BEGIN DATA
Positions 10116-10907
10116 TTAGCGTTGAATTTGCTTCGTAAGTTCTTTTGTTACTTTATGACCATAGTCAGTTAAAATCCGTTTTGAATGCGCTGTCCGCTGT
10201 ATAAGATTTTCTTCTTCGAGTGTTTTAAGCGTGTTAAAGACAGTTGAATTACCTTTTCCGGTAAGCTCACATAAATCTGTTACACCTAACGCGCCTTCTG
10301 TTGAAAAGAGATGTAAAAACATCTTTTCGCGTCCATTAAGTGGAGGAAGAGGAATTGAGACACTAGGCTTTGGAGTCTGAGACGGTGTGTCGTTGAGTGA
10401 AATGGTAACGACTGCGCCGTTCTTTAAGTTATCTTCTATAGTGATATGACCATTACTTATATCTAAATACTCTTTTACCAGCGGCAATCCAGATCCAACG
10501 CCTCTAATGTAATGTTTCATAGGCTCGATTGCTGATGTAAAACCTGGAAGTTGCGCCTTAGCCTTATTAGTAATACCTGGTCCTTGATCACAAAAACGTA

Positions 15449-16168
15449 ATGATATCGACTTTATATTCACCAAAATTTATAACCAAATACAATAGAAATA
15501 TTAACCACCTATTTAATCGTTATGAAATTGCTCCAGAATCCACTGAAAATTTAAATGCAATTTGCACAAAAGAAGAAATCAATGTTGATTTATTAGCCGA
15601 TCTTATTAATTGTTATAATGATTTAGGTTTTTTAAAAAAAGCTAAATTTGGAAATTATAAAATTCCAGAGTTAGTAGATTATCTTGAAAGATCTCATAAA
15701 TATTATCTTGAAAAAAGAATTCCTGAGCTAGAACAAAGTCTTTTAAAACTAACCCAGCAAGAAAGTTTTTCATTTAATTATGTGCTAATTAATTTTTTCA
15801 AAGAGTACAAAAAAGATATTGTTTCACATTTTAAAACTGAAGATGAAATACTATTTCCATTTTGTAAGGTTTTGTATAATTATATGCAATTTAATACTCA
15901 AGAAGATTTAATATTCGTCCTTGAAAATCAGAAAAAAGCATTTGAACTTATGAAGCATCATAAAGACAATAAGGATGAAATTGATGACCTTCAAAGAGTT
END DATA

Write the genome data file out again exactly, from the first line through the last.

Positions 10116-10907
10116 TTAGCGTTGAATTTGCTTCGTAAGTTCTTTTGTTACTTTATGACCATAGTCAGTTAAAATCCGTTTTGAATGCGCTGTCCGCTGT
10201 ATAAGATTTTCTTCTTCGAGTGTTTTAAGCGTGTTAAAGACAGTTGAATTACCTTTTCCGGTAAGCTCACATAAATCTGTTACACCTAACGCGCCTTCTG
10301 TTGAAAAGAGATGTAAAAACATCTTTTCGCGTCCATTAAGTGGAGGAAGAGGAATTGAGACACTAGGCTTTGGAGTCTGAGACGGTGTGTCGTTGAGTGA
10401 AATGGTAACGACTGCGCCGTTCTTTAAGTTATCTTCTATAGTGATATGACCATTACTTATATCTAAATACTCTTTTACCAGCGGCAATCCAGATCCAACG
10501 CCTCTAATGTAATGTTTCATAGGCTCGATTGCTGATGTAAAACCTGGAAGTTGCGCCTTAGCCTTATTAGTAATACCTGGTCCTTGATCACAAAAACGTA

Positions 15449-16168
15449 ATGATATCGACTTTATATTCACCAAAATTTATAACCAAATACAATAGAAATA
15501 TTAACCACCTATTTAATCGTTATGAAATTGCTCCAGAATCCACTGAAAATTTAAATGCAATTTGCACAAAAGAAGAAATCAATGTTGATTTATTAGCCGA
15601 TCTTATTAATTGTTATAATGATTTAGGTTTTTTAAAAAAAGCTAAATTTGGAAATTATAAAATTCCAGAGTTAGTAGATTATCTTGAAAGATCTCATAAA
15701 TATTATCTTGAAAAAAGAATTCCTGAGCTAGAACAAAGTCTTTTAAAACTAACCCAGCAAGAAAGTTTTTCATTTAATTATGTGCTAATTAATTTTTTCA
15801 AAGAGTACAAAAAAGATATTGTTTCACATTTTAAAACTGAAGATGAAATACTATTTCCATTTTGTAAGGTTTTGTATAATTATATGCAATTTAATACTCA
15901 AGAAGATTTAATATTCGTCCTTGAAAATCAGAAAAAAGCATTTGAACTTATGAAGCATCATAAAGACAATAAGGATGAAATTGATGACCTTCAAAGAGTT